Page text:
I am a Professor of History at the University at Buffalo (SUNY) researching the history of drugs, with a focus on the legal kind--psychoactive pharmaceuticals. I explore the nature and trajectory of drug commerce, drug use, and drug policy in American racial capitalism. You can find my work in, among other places, American Quarterly, the Bulletin of the History of Medicine, the American Journal of Public Health, the Washington Post, and in three books, White Market Drugs: Big Pharma and the Hidden History of Addiction in America (University of Chicago press, 2020), Whiteout: How Racial Capitalism Changed the Color of Opioids in America (University of California Press, 2023), and Happy Pills in America: From Miltown to Prozac (Johns Hopkins, 2009). I am also Coordinator of the Drugs, Health, and Society program at the University at Buffalo (SUNY) and co-Editor of the Social History of Alcohol and Drugs, the peer-reviewed interdisciplinary journal of the Alcohol and Drug History Society.
Winner, Rorabaugh Prize from the Alcohol and Drug History Society (2022)
White Market Drugs tells the story of how the drug industry, regulators, journalists, and consumers together built mass, segregated markets for potentially addictive pharmaceuticals amidst the 20th century's racialized anti-"drug" campaigns. It analyzes why these white markets faced three major periods of crisis over the past 150 years: a crisis of morphine addiction in the late 19th/early 20th century; of barbiturate, amphetamine, and Quaalude addiction in the mid 20th century; and of all three classes of drugs in the 21st century. In response to these crises reformers sought to protect rather than punish socially favored white market consumers by robustly regulating rather than prohibiting drugs. These successful but largely forgotten reforms were the closest the U.S. has come to effective drug policy, and could serve as a model for addressing current crises if applied to all consumers rather than just the ones we call "patients."
by Helena Hansen, Jules Netherland, and David herzberg
The first critical analysis of how Whiteness drove the opioid crisis.
In the past two decades, media images of the surprisingly white “new face” of the US opioid crisis abounded. But why was the crisis so white? Some argued that skyrocketing overdoses were “deaths of despair” signaling deeper socioeconomic anguish in white communities. Whiteout makes the counterintuitive case that the opioid crisis was the product of white racial privilege as well as despair.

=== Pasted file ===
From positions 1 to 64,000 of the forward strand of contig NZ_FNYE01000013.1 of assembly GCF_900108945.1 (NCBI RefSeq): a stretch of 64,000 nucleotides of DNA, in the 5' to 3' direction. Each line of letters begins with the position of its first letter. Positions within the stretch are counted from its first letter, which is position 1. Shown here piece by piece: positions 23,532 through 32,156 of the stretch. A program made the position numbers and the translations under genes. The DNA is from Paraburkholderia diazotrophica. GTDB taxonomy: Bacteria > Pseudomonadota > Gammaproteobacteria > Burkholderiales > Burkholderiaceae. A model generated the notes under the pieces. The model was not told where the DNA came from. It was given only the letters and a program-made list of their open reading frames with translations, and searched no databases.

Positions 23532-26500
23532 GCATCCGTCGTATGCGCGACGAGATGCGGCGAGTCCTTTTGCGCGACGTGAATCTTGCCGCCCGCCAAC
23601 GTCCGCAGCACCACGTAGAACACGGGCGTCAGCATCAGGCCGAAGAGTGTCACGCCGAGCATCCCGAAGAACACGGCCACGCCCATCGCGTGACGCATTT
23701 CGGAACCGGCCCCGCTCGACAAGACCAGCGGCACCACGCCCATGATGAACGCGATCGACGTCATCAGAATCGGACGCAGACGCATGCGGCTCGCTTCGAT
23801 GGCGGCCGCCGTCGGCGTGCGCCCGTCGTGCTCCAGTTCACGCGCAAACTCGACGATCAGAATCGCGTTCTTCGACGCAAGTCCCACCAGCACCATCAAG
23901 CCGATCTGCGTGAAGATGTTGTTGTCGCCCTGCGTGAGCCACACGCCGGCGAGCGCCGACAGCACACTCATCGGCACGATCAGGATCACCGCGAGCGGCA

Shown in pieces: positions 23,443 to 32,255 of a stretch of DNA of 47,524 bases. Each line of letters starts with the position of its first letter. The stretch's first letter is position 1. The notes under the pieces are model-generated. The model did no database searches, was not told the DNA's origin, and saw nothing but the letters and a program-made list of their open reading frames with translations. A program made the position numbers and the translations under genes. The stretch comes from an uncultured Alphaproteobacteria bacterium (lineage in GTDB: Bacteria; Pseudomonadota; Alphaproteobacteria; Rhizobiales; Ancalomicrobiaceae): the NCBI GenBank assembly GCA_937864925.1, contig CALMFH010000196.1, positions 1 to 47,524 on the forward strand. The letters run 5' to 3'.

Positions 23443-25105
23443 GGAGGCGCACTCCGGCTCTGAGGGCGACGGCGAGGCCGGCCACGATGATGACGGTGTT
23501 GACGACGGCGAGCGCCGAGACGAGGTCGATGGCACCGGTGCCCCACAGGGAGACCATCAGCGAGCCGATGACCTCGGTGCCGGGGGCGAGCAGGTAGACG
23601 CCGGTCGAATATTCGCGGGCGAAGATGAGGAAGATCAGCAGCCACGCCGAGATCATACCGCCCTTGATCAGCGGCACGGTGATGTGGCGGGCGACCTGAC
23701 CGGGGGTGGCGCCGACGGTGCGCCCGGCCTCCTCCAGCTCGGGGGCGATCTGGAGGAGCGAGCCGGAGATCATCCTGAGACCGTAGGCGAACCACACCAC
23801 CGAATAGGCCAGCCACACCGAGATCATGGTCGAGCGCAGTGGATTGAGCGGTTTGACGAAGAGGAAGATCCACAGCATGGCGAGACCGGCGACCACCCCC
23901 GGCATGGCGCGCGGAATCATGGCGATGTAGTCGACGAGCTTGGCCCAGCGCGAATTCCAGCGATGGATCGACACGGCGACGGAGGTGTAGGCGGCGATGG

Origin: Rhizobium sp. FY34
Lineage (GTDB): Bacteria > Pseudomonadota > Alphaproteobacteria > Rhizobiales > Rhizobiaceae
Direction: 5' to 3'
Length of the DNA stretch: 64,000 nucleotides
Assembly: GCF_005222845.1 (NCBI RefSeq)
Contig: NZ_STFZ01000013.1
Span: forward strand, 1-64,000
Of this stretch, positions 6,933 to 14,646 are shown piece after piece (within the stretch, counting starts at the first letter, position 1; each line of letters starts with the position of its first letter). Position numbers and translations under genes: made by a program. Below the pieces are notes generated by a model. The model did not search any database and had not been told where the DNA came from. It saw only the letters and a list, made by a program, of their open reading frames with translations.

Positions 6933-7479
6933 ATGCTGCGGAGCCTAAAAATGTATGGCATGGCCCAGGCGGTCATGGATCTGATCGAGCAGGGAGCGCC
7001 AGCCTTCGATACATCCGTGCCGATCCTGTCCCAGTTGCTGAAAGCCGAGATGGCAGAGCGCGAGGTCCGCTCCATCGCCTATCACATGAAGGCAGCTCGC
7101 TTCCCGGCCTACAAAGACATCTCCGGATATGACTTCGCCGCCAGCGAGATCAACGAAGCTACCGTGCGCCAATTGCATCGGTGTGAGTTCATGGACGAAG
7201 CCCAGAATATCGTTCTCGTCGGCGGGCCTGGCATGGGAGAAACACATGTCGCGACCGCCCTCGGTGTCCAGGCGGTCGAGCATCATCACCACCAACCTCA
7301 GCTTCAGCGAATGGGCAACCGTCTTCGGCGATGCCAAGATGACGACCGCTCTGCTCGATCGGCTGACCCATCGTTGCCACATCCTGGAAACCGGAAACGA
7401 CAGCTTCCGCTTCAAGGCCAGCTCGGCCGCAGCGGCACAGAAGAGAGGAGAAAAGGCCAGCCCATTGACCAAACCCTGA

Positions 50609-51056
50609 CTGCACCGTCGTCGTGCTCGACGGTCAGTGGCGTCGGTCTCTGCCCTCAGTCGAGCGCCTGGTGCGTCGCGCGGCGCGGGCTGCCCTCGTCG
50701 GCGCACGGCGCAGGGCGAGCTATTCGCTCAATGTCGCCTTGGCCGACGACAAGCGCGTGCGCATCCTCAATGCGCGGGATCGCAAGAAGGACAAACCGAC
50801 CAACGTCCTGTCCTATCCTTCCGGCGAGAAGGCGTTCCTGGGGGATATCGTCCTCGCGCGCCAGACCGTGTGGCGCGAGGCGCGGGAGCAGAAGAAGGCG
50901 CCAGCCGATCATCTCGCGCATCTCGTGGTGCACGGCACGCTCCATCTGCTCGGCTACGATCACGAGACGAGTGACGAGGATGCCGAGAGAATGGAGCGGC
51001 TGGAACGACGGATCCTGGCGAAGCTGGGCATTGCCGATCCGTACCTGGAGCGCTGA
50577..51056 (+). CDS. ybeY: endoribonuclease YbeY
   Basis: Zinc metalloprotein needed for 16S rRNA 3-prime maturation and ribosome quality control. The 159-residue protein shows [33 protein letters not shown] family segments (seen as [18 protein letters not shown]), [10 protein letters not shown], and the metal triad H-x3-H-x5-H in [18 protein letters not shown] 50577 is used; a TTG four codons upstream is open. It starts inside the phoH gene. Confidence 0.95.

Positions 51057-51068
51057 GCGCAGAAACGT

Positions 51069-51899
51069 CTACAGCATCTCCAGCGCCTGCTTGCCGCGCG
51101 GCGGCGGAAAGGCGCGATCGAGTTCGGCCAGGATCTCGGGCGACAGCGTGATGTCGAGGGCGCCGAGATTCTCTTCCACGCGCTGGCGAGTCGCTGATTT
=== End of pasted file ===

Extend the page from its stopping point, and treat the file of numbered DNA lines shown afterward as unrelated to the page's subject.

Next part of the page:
Anchored by interviews, data, and riveting firsthand narratives from three leading experts—an addiction psychiatrist, a policy advocate, and a drug historian—Whiteout reveals how a century of structural racism in drug policy, and in profit-oriented medical industries led to mass white overdose deaths. The authors implicate racially segregated health care systems, the racial assumptions of addiction scientists, and relaxed regulation of pharmaceutical marketing to white consumers. Whiteout is an unflinching account of how racial capitalism is toxic for all Americans.
Happy Pills in America is a cultural history of modern psychiatric drugs framed around the stories of Miltown, Valium, and Prozac--three of the best known and most widely used medicines in the postwar era.
Beginning with the emergence of a medical marketplace for psychoactive drugs in the postwar consumer culture, Happy Pills traces how "happy pills" became embroiled in Cold War gender battles and the explosive politics of the "war against drugs"--and how feminists brought the two issues together in a dramatic campaign against Valium addiction in the 1970s.
A final chapter examines how Prozac's boosters revived faith in wonder drugs by successfully joining consumerism and biological psychiatry to conjure visions of unbounded psychological free choice.